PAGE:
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by Brad Warner

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Book Details
 253 p
 File Size 
 1,278 KB
 File Type
 PDF format
 2010 by Brad Warner 

About the Author
Brad Warner was born in Ohio in 1964. In 1983 he met Zen teacher Tim
McCarthy and began his study of Zen while he was still the bass player of the
hardcore punk band Zero Defex, whose big hit was the eighteen-second
masterpiece “Drop the A-Bomb on Me!” In the 1980s he released five albums of
psychedelic rock under the band name Dimentia 13 (that’s the way he spelled it),
though Dimentia 13 was often a one-man band with Brad playing all the
instruments. In 1993 he moved to Japan, where he landed a job with Tsuburaya
Productions, the company founded by Eiji Tsuburaya, the man who created
Godzilla. The following year Brad met Gudo Nishijima Roshi, who ordained
him as a Zen monk and made him his dharma heir in 2000. Brad lived in Japan
for eleven years. In 2003 he published his first book, Hardcore Zen, followed by
Sit Down and Shut Up! in 2007 and Zen Wrapped in Karma Dipped in Chocolate
in 2009. These days he travels around the world leading retreats, giving lectures,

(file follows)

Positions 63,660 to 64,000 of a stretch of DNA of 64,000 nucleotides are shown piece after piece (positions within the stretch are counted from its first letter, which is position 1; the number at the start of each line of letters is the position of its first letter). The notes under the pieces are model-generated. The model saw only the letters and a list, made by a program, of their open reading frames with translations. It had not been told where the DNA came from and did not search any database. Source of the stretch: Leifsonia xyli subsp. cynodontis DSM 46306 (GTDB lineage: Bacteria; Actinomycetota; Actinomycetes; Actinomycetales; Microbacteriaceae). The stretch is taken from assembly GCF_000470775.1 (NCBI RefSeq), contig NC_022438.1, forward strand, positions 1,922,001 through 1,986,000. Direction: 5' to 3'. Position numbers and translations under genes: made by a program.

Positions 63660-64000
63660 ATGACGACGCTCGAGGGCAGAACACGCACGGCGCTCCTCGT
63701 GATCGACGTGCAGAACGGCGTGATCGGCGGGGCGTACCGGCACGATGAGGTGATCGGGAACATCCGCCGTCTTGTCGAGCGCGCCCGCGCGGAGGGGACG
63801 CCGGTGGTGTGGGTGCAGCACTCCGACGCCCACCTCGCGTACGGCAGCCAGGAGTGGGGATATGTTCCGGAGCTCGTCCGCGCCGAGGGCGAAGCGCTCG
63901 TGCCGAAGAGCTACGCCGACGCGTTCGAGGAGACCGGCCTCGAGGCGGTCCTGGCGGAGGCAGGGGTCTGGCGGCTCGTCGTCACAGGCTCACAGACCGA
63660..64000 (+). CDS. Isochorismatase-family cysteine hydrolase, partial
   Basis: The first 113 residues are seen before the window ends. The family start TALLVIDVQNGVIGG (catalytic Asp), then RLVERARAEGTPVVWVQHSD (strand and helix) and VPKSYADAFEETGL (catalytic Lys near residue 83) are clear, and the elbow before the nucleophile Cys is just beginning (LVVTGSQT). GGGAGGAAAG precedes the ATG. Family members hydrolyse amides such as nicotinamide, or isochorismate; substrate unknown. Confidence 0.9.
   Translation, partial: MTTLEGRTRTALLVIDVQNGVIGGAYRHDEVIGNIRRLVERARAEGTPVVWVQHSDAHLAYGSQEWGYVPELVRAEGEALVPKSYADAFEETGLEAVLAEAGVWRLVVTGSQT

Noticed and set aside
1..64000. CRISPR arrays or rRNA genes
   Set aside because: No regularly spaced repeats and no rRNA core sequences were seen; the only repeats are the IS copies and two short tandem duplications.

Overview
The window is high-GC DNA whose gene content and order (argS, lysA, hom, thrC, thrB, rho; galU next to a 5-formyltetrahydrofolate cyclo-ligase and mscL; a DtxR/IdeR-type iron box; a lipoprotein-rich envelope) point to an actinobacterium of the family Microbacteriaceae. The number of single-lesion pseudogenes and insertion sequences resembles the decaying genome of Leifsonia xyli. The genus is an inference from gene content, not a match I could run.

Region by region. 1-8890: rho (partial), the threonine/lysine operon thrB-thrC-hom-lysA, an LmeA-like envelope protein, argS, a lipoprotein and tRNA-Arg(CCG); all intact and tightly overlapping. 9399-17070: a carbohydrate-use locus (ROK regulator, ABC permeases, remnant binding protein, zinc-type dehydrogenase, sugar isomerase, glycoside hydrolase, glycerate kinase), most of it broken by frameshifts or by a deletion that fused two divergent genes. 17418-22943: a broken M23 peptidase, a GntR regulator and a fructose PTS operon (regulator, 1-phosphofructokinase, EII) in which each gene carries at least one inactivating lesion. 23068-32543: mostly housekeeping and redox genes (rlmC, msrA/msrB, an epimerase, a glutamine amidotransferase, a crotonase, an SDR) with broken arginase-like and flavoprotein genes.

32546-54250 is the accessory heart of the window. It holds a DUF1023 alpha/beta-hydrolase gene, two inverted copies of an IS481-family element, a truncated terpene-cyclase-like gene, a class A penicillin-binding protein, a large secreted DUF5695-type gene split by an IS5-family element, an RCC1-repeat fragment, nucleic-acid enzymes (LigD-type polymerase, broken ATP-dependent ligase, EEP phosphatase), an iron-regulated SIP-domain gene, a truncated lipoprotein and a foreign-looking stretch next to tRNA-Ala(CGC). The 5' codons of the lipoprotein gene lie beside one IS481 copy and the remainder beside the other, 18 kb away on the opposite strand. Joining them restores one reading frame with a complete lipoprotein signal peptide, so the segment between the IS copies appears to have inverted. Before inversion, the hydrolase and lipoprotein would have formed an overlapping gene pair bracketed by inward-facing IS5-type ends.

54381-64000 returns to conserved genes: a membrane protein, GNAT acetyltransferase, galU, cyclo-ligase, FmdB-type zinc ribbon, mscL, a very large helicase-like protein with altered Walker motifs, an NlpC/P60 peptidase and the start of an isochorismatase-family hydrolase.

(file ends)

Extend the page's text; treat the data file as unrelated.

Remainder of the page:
and looking for cool record stores. At last report he was living in Minneapolis
with two rambunctious kitties.
He can be found on the web at

My chest hurts. That’s the thought that keeps recurring as I sit cross-legged
and stock-still in front of a room full of dedicated meditators. A wood-burning
stove in the corner keeps the early-morning mountain chill at bay, the sun is
shining, and it is calm and peaceful, with only the pine logs crackling sutras to
disturb the quiet.
I want to die. Or cry. Or cry myself to death.
My chest hurts.
I’m the leader of this three-day retreat at the Southern Dharma Retreat
Center near Asheville, North Carolina. I’m supposed to be the calmest and most
in-control guy in the room. These people have paid good money, and some have
traveled long distances, just to be in my presence, just to have me give them the
secret to being as together as I am. They look up to me, respect me. And all I
want to do is evaporate, disappear, dissolve into the ether, never to be seen again.
What’s even worse is it’s all because of some girl.
What a fucking Zen master I am.
That day I finally understood exactly why they call it “heartbreak.” My
heart hurt just as if someone had punched a hole through my chest and ripped it
out still beating, as in some Aztec sacrifice ritual. Sometimes it hurt really bad.
Sometimes it was just a dull persistent pain. Sometimes it hurt for a while and